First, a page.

Anyway, he loves Ryan Howard. Like Howard, Jake is a left-handed hitter (usually has a little better eye than the slugger). And they're both streaky at the plate--Howard at home plate, Jake at the dinner plate.
|Jake ate a whole lobster for the first time this year, |
overcoming some previous trepidation about it.
There will be days that Jake will eat like he's never eaten before. He'll shovel down everything in front of him. Then, he'll change to a streak where he won't eat much at all. Early on, MB & I were a little worried that he wasn't eating as much as he should be. We didn't want to pressure him, but we wanted to make sure that he was getting the nutrients that he should have been getting. His doctor assured us that children self-regulate how much food they need to get by. There's no use in pressuring a child when they're not eating because chances are, they're simply not hungry.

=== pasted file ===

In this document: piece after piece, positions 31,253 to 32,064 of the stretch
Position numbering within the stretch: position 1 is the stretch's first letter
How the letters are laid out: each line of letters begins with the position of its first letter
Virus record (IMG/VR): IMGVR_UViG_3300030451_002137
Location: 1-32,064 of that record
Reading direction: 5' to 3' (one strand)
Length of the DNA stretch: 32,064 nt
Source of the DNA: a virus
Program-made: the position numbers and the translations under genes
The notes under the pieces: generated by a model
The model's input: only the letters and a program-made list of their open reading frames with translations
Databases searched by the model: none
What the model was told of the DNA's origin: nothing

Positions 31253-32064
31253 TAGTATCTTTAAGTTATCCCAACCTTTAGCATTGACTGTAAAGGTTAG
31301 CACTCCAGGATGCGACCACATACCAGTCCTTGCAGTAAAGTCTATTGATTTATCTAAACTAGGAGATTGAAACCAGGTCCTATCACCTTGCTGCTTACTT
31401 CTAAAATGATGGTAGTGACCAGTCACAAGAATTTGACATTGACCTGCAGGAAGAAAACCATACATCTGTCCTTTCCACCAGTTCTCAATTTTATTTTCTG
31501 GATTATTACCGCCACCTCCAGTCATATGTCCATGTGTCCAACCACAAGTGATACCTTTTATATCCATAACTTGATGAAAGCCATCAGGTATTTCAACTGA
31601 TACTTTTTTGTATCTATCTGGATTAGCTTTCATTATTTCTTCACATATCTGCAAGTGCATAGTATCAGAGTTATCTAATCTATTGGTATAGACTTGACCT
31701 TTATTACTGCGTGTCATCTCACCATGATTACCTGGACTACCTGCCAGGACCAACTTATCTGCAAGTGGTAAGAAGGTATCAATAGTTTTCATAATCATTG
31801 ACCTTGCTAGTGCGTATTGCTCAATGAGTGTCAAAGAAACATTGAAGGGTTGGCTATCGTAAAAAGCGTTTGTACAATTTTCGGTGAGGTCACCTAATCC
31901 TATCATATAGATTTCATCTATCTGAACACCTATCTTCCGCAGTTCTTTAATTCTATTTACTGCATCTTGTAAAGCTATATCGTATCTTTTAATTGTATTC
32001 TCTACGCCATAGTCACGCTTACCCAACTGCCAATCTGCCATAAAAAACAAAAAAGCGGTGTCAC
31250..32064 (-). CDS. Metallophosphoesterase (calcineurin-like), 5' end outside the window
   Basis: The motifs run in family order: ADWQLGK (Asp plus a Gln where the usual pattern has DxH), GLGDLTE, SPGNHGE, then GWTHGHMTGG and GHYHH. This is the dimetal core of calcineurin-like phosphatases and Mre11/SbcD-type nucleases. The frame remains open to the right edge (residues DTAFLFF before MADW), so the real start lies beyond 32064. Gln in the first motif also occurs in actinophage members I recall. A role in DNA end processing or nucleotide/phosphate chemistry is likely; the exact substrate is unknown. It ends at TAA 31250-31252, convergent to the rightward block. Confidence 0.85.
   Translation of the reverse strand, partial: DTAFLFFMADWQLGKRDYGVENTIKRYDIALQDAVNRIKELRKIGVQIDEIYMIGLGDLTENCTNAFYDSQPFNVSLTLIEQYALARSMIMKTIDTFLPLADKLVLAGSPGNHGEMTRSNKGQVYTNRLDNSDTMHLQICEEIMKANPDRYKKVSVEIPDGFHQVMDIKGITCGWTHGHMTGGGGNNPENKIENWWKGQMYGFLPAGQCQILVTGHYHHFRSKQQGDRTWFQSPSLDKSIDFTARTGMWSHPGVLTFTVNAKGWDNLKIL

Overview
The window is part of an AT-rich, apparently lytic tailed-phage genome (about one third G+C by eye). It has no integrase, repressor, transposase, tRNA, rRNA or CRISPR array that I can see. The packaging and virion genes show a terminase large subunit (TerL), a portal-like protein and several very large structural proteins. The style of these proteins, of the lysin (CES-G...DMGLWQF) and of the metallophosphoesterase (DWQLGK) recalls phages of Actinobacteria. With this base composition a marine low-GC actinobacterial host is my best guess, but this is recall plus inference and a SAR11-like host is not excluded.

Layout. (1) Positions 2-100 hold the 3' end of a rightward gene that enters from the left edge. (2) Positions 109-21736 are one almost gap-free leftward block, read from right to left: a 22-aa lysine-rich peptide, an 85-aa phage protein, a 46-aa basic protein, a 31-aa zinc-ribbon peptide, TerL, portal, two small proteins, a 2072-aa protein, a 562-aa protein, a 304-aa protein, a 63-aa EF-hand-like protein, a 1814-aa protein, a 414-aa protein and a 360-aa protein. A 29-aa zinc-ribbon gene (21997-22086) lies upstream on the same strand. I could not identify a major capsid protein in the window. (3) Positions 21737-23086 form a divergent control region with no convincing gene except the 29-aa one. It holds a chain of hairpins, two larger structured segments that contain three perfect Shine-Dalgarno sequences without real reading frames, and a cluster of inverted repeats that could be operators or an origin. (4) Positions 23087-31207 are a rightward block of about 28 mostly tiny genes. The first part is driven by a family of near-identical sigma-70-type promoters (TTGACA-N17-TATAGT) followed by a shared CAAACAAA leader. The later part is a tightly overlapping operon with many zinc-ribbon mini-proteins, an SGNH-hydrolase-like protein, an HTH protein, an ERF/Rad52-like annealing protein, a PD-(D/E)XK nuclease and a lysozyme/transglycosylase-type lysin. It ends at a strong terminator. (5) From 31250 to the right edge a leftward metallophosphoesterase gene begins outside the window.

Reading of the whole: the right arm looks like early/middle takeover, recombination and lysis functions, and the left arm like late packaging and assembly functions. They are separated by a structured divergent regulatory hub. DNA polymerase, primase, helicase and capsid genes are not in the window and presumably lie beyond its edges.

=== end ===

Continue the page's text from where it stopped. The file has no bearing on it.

A recent study from the UK (and discussed in an My Health News Daily article) backs up what the doctor told us.
Basically, pressuring a child to eat when they aren't hungry can have a detrimental effect on how the child sees eating as a whole. Often the result is a child who is picky and views mealtime as a battleground. The study suggests that parents shouldn't worry about when a child won't eat--they'll eat when they are hungry. Forcing the issue or substituting less healthy options (ones that the child will eat hungry or not) are not good ideas.
Is there any time that some gentle pressure is acceptable? Most experts say that when you're working on trying to get a kid to taste something new, a little pressure isn't a bad idea. Even a little incentive works in getting a kid to take the risk of trying something new. I know in Jake's case, he simply has to be in the right mood. Most of the time, he's very open to at least trying something, but there are times when nothing will get him to put his lips to that food.
Check out a couple previous posts about this subject: "Kids These Days" & "Kids & Food".